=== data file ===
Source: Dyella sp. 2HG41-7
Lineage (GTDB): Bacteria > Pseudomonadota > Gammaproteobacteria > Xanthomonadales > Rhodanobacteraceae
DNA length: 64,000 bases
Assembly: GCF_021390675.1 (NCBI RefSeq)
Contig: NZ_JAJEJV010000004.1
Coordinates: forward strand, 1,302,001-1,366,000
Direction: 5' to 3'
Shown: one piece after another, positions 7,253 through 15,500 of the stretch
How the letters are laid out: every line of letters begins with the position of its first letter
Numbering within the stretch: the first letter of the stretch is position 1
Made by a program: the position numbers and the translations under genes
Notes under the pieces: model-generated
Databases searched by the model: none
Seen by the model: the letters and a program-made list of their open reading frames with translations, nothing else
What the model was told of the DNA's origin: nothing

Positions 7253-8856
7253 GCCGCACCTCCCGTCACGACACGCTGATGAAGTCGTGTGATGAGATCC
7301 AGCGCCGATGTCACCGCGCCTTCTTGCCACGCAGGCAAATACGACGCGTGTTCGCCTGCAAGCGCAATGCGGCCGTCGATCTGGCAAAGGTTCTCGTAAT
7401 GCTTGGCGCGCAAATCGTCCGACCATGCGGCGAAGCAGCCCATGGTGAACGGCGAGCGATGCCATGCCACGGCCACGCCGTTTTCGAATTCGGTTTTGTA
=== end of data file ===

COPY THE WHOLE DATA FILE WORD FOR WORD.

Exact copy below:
Source: Dyella sp. 2HG41-7
Lineage (GTDB): Bacteria > Pseudomonadota > Gammaproteobacteria > Xanthomonadales > Rhodanobacteraceae
DNA length: 64,000 bases
Assembly: GCF_021390675.1 (NCBI RefSeq)
Contig: NZ_JAJEJV010000004.1
Coordinates: forward strand, 1,302,001-1,366,000
Direction: 5' to 3'
Shown: one piece after another, positions 7,253 through 15,500 of the stretch
How the letters are laid out: every line of letters begins with the position of its first letter
Numbering within the stretch: the first letter of the stretch is position 1
Made by a program: the position numbers and the translations under genes
Notes under the pieces: model-generated
Databases searched by the model: none
Seen by the model: the letters and a program-made list of their open reading frames with translations, nothing else
What the model was told of the DNA's origin: nothing

Positions 7253-8856
7253 GCCGCACCTCCCGTCACGACACGCTGATGAAGTCGTGTGATGAGATCC
7301 AGCGCCGATGTCACCGCGCCTTCTTGCCACGCAGGCAAATACGACGCGTGTTCGCCTGCAAGCGCAATGCGGCCGTCGATCTGGCAAAGGTTCTCGTAAT
7401 GCTTGGCGCGCAAATCGTCCGACCATGCGGCGAAGCAGCCCATGGTGAACGGCGAGCGATGCCATGCCACGGCCACGCCGTTTTCGAATTCGGTTTTGTA